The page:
You may not be factually accurate about these feelings about the photos, but that is irrelevant. What is relevant is that something about it just grabs you. Those are the ones I collect. So when the [Covid -19] sequester began, I told my subscribers - I have 443,000 subscribers - I said, “I’m going to post a picture every day from my collection and post a personal commentary about me related to the photo every day.” I have about three thousand people dedicatedly following my daily posts and they’ve come to know what I mean by “the photo is not just a snapshot.”

David Hoffman on right

     Surprisingly often they write back a comment about what in their life is reflected in a picture I’ve posted. Something about each picture provokes people to see their own lives. I really admire these amateur photographers who are able to provoke that. They’re able to go further.
     One of the things about these amateur photos that just fascinates the hell out of me is that I began to notice that back in the early part of the 20th Century women photographed women differently when men were not around. This kind of “women photography” started when women began to take automobiles on outings with women friends. No men. The way that they posed and snapped unplanned photos was completely different from the ways they posed in front of their men. To check out my insight, I contacted the Eastman Museum in Rochester and talked with the chief archivist. I said, “Hey, I’m noticing this. Am I correct?”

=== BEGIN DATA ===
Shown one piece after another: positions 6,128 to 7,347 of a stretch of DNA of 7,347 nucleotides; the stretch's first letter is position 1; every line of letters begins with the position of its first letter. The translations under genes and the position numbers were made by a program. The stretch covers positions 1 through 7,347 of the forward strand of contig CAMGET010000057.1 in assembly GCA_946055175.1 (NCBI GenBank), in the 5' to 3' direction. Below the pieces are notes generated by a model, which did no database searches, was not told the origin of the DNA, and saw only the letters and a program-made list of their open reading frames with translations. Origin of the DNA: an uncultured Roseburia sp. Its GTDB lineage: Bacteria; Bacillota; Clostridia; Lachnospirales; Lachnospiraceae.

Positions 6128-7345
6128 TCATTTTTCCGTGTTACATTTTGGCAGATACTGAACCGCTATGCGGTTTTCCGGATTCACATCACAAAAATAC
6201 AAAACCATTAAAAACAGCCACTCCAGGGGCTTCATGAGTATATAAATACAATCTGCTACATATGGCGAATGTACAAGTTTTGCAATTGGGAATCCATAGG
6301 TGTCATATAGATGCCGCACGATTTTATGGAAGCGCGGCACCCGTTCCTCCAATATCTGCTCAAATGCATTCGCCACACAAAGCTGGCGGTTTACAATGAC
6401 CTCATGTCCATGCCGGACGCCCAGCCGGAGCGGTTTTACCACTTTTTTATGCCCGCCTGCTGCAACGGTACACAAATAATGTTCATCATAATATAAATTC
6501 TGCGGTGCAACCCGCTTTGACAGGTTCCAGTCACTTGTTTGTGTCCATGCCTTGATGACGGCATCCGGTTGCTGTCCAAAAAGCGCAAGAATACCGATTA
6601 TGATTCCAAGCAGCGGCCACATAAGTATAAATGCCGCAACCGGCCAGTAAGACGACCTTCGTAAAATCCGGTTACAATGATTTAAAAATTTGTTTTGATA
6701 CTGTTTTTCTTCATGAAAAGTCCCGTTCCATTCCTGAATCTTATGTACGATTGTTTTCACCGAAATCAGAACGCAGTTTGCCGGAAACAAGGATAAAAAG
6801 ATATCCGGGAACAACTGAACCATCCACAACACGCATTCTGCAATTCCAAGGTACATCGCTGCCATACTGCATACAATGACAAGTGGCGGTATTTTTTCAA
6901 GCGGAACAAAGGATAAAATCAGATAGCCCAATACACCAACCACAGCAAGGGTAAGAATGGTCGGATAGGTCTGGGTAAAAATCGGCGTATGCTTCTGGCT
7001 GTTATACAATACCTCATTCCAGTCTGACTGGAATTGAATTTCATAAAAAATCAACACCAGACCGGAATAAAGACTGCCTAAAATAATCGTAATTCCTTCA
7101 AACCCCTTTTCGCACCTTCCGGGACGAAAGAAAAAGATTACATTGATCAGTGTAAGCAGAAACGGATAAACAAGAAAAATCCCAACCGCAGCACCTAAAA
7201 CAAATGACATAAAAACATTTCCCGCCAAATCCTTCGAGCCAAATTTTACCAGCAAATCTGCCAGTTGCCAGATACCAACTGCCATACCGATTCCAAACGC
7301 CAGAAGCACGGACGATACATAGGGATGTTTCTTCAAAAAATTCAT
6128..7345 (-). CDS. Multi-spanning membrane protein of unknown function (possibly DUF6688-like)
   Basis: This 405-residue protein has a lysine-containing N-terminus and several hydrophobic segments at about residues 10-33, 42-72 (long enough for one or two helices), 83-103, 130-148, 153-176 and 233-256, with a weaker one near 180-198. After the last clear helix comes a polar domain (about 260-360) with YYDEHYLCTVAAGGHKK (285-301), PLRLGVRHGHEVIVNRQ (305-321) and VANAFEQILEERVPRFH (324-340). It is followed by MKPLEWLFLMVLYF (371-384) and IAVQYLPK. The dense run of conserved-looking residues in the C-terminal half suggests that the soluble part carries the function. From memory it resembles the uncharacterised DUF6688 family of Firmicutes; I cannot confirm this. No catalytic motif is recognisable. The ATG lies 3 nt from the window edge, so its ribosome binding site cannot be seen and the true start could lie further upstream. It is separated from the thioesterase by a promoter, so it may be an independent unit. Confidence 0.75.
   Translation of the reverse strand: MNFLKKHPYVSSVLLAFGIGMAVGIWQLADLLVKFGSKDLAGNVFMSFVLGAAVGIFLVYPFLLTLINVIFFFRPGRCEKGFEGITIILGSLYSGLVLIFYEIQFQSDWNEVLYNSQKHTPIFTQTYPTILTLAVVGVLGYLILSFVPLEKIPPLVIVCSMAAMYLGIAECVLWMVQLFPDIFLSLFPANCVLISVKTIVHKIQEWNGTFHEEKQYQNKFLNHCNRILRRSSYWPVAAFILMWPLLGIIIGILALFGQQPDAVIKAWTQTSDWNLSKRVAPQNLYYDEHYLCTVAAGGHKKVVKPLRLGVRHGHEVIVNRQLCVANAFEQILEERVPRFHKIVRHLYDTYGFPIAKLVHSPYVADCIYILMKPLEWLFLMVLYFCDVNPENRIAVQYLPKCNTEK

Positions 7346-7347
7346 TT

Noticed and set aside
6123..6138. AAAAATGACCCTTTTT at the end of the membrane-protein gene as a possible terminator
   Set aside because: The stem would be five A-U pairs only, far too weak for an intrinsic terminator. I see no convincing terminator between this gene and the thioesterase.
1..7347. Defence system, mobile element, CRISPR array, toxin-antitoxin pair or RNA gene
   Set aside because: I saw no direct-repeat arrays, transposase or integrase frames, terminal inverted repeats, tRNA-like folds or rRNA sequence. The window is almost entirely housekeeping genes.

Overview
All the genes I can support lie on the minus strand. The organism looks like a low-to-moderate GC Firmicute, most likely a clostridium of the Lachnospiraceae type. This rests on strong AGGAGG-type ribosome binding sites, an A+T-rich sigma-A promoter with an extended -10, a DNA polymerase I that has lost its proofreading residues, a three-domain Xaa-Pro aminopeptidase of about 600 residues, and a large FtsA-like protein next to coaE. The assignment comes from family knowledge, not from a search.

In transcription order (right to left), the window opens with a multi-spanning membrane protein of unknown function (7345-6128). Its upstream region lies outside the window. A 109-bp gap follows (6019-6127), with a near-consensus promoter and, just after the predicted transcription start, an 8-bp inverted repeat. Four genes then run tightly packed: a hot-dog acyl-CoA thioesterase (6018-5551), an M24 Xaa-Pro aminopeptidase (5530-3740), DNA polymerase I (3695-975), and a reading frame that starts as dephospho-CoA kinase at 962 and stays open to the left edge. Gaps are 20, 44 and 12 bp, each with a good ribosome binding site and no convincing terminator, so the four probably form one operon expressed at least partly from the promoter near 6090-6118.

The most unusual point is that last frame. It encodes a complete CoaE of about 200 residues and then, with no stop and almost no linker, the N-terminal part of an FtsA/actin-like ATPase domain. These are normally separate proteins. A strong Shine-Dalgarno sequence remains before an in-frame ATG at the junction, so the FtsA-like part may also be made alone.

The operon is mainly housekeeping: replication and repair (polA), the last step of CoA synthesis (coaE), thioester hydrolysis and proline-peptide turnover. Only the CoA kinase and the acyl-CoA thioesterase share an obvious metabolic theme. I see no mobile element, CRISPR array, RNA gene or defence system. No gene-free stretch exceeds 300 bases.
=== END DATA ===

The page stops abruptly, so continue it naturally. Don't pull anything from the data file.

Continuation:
The Woman in charge responded, “Well, I’ve never thought about it, but you’re absolutely correct. We’re going to look into this.”
     So I now have this huge collection of snapshots taken by women photographing each other. At the start, I knew which photographs were taken by a woman because I could see in the photograph, a woman's shadow. But after a while, I got so good at it, I could tell when I saw a picture that it was a woman photographing women without men present. Women wouldn’t behave in those ways in front of their men. I created a video about this on YouTube that describes my perceptions and shows some of my photographs.

Richard:   It’s interesting that you made that observation. Now that you say it, it’s almost obvious. I’ve seen some of those photos and they’re so alive and delightful. Now I was wondering, can we go back to Bill Key and Jim Key?

David:   Sure. What would you like to hear from me about that?

Richard:   Okay. There’s the outer side to that story, but then there’s the inner side that’s also amazing. Bill Key slept in the barn with that horse, is that right?

David:   Correct. And he did that just about every day of the horse’s life.